The result of the study indicates that diclofenac when administered in goats, causes significant effect on liver and kidney. To determine the effect of diclofenac sodium on liver, LFT (Liver function test) was done to evaluate the functional status of liver. The results of this study are in the line of findings reported by Aydin et al., 2003, Schwaiger et al., 2004, Helfgott, et al., 1990. Significant changes occurred in serum level of ALT, AST, and ALK.PO4 in goats after diclofenac administration. These enzymes are functional indicators of liver. Functional and structural alteration in liver leads to increased level of these enzymes in circulation. (Zaragoza et al., 1995, Brass, 1993, Breen et al., 1986, Connor et al., 2003). AST, ALT and Alkaline phosphatase are present in liver cells. All these enzymes are intracellular and are being located in mitochondria or cytoplasm or both and when cell´s function altered, damaged or destroyed, the enzyme escapes into the blood (Doxey, 1971; Connor et al., 2003).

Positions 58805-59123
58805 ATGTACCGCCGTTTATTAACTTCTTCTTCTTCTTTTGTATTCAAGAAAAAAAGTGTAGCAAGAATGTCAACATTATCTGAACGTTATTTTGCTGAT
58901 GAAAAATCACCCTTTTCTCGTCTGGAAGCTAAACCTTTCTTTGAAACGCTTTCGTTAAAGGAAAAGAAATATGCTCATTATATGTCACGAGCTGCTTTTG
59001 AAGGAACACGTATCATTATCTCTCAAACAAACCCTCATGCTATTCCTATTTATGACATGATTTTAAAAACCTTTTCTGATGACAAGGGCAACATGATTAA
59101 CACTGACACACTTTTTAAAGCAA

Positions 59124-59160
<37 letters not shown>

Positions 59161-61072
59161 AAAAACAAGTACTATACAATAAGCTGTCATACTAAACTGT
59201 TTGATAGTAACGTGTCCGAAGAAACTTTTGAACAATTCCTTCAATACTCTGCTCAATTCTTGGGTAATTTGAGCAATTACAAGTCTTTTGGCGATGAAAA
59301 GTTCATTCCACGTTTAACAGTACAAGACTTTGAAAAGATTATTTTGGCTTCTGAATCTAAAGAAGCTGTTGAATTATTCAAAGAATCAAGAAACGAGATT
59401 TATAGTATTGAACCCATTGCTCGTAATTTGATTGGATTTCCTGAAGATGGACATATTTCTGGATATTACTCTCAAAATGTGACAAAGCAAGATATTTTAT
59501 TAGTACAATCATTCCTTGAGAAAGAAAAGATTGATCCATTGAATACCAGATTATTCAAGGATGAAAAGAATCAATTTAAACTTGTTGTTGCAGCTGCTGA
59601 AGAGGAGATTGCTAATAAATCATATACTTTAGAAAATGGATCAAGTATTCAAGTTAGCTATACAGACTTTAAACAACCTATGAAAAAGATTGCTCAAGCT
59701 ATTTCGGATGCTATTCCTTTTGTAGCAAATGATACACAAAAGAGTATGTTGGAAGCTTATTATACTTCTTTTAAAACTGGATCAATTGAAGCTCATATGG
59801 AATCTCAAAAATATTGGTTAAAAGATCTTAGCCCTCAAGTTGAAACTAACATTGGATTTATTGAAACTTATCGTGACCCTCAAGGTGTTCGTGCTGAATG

Several investigators report diclofenac ability to jeopardize critical mitochondrial functions (Jonnes, 1992 and Ku et al., 1993), including mitochondrial permeability transition and membrane potential (Sand storm, 1994 and Forrest et al., 1994) which may suggest that this organelle participated during the cell injury process. The hypothesis of in vitro mitochondrial toxicity, triggered by relatively low concentration of diclofenac, has been confirmed by damaging mitochondria response in humans and in animals receiving high doses (Lin et al., 2006). It is therefore possible (but not proven) that in susceptible patient´s preexisrting mitochondrial defects may set the stage and sensitize these individuals to the pretoxicant effect of diclofenac (Boelsterli, 2003). Accordingly, a number of approaches of cultured hepatocytes from various species indicate that high concentration of diclofenac (in the absence of albumin added to the culture medium) were able to induce acute cell Sinjury (Rommel and Boelsterli, 1993, Jurima et al., 1994, Ponsoda et al., 1995: Bort et al., 1998: Masubuchi et al., 1998 and Masubuchi et al., 2000.